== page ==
character, the tower would occupy only .04% of the currently tilled field meaning 99.6% would
remain in crops.
B. The tower would be lighted causing the tower lights to be visible to nearby residents every
Response: There is no light restriction in the 2002 Rutland Communications Tower
Ordinance. The FAA only requires medium intensity lighting for this proposed Radio Tower. And, in
an effort to accommodate Rutland, I have worked with a tower light manufacturer which has
developed a special configuration which will reduce visibility of the lights to those on the ground by
around 75%! (please see specs in Hughey & Phillips letter). This system could be utilized for either
a painted or un-painted tower, whichever Rutland prefers.
C. The Tower would be visible from much of the town, including the nearby wildlife areas.
Response: Sue Wollin pointed out that the proposed tower would be 2000 feet away from the road
at the back of a corn field adjacent to dense woods. She stated that this site compares very
favorably with the 3 Rutland Cell Tower sites which are in much more prominent locations. The 3rd
Rutland Cell Tower is in an open area directly across the road from WDNR Anthony Branch.
Further, that the Radio Tower is skinny and hollow compared to the Cell Towers which are either
solid columns or very wide structures.
D. The Town’s assessor estimated a 5% to 15% assessment drop for properties within a half mile
of the tower. We have had multiple owners say that they would not have purchased their parcels
had the Tower been there or had they known the tower was being proposed.
Response: Our proposed site is offset from property lines, utilizes existing tree-line screening, and
is located near an operating quarry. Most discussion on this subject centered around a home that it
turns out is now being built on the adjacent Polakowski property. Rutland Town Assessor Greg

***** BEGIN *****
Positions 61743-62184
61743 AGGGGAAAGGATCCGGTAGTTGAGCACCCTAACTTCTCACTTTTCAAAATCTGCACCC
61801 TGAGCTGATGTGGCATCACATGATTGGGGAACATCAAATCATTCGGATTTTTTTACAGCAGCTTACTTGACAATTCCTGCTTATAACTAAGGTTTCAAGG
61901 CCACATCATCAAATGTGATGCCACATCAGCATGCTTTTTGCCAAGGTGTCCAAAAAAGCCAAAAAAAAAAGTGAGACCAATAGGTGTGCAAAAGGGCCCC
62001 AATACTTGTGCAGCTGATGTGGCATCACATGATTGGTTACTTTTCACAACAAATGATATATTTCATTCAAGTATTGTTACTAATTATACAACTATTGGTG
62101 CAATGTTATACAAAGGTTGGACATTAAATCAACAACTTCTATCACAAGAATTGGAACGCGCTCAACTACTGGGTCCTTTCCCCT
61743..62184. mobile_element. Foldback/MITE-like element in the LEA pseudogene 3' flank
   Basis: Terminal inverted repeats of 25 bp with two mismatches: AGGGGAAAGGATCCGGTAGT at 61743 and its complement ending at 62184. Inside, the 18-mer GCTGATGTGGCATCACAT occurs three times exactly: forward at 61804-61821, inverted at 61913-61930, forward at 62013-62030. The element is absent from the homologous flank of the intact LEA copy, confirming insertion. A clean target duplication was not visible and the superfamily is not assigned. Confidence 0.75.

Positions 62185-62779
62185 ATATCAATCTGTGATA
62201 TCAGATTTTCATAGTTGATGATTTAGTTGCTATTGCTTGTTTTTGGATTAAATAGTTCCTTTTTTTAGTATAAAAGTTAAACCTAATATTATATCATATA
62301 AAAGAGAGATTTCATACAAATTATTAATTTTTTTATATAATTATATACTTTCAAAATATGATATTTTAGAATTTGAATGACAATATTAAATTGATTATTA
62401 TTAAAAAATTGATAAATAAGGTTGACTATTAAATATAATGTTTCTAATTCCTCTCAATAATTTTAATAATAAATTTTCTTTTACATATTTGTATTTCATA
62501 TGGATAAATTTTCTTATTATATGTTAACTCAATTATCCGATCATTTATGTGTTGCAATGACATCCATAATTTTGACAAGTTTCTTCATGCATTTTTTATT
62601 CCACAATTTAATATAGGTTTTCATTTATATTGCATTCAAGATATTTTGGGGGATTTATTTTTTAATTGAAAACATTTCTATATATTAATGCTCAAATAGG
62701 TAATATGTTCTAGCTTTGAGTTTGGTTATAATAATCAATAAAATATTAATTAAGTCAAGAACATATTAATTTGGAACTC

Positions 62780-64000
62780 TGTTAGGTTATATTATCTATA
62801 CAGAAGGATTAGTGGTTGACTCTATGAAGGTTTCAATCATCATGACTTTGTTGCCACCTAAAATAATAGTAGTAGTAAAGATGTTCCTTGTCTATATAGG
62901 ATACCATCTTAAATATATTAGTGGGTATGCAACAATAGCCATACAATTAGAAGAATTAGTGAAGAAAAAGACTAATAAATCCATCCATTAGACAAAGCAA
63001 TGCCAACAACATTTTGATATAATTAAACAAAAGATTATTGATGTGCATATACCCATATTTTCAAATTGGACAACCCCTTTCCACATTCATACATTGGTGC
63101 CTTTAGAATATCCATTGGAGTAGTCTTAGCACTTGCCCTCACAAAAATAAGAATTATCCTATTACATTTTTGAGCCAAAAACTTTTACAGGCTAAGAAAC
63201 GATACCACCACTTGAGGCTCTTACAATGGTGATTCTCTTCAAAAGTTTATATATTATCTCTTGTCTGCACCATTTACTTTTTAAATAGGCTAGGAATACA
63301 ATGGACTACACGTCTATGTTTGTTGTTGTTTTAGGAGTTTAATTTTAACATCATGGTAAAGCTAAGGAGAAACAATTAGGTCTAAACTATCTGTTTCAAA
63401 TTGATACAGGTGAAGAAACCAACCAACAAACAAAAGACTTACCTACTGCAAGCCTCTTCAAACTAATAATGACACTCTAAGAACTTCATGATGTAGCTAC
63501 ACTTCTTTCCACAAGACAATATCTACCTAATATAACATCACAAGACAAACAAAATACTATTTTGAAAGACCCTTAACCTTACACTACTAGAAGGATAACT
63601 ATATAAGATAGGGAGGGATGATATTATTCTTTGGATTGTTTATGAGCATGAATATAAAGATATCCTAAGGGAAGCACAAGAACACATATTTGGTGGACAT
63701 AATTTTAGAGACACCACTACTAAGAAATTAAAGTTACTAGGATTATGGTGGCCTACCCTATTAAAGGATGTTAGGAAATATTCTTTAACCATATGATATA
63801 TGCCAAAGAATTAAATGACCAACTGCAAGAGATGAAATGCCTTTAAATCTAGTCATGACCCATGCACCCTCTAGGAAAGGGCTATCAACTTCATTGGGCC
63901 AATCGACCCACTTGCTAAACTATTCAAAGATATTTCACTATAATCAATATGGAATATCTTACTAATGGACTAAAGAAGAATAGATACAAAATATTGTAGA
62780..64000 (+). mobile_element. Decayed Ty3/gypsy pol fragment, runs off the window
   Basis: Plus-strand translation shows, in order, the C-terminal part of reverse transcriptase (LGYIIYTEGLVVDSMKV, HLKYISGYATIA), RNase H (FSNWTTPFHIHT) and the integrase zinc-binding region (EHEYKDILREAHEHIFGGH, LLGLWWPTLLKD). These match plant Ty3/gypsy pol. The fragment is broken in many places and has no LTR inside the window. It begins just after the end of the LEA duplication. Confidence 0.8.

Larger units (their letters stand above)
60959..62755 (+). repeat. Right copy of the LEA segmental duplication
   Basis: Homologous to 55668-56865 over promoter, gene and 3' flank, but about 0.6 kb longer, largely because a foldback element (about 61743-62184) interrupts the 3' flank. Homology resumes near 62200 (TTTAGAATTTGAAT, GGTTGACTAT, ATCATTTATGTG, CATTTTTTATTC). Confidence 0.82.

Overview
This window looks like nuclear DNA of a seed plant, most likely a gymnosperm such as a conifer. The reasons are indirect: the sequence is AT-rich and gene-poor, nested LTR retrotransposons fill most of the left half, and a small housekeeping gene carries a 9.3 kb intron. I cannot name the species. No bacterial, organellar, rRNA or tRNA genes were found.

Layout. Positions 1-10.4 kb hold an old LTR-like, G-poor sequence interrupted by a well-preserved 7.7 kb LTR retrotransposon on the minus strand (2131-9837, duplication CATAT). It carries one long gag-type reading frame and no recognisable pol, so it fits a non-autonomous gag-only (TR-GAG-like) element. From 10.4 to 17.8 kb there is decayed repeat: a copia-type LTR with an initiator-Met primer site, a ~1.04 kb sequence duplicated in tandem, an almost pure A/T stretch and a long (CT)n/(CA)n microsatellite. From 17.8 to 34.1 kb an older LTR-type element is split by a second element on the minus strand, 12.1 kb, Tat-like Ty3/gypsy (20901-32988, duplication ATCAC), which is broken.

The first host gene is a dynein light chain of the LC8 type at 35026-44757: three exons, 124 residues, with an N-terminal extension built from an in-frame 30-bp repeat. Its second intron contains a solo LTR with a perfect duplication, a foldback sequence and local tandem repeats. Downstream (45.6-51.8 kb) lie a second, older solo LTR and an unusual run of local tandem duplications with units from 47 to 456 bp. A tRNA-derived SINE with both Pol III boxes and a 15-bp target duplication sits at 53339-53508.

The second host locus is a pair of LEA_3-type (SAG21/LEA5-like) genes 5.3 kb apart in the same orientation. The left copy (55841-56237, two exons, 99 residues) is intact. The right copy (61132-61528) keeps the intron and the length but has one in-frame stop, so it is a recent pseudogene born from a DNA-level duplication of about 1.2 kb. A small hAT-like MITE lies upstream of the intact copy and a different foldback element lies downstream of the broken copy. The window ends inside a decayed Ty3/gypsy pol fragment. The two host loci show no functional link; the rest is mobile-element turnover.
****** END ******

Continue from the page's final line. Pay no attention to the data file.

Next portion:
Gardiner told me that based on the information I shared with him that there would be little or even
no effect from the proposed Radio Tower depending on how shrouded the potential home would be
by trees. Actual construction now confirms that the home is 1450’ from the proposed Radio Tower
and situated to capitalize on significant tree-line visual screening. Further, we have seen no
evidence that property values have been diminished by the 3 Rutland Cell Towers. The new landfill
Cell Tower is far more prominent in relation to residences than the proposed Radio Tower would be.
E. There have been multiple studies that have shown that lighted towers can have negative
impacts on bird populations.
Response: Edge Consulting completed FWS screening criteria and did not identify any concerns with
respect to endangered species or habitat. The WDNR concurred with these findings. The Wisconsin Bird Conservation Initiative does not list the proposed Radio Tower site as a significant migratory bird concentration area nor are there any others in the area.
F. The Town’s Communication Tower ordinance calls for the Town to consider the impact of
towers on the viewscape from wildlife areas, two of which are very near this proposed tower.
Response: When addressing the Rutland Board, Sue Wollin made the point that while the Radio
Tower would be taller than the 3 Rutland Cell Towers and would have lights, the Radio Tower is
situated in a much less prominent location. She said the proposed Radio Tower would only need
lights at night and when considering viewing wildlife areas, viewing of the areas only occurs during
daylight hours. And, that during daylight hours the proposed Radio Tower would be significantly
less visual at human eye level especially when compared to the new 3rd Cell Tower. She said the
base of a tower is what matters when considering wildlife viewscapes which are observed during
the day. She has stated that at the very least, all should agree that there is a trade off. Yes, the
proposed Radio Tower would have lights at night, but compared to the 3 cell towers, it has the major
advantage of being significantly more limited visually during land viewing day-light hours.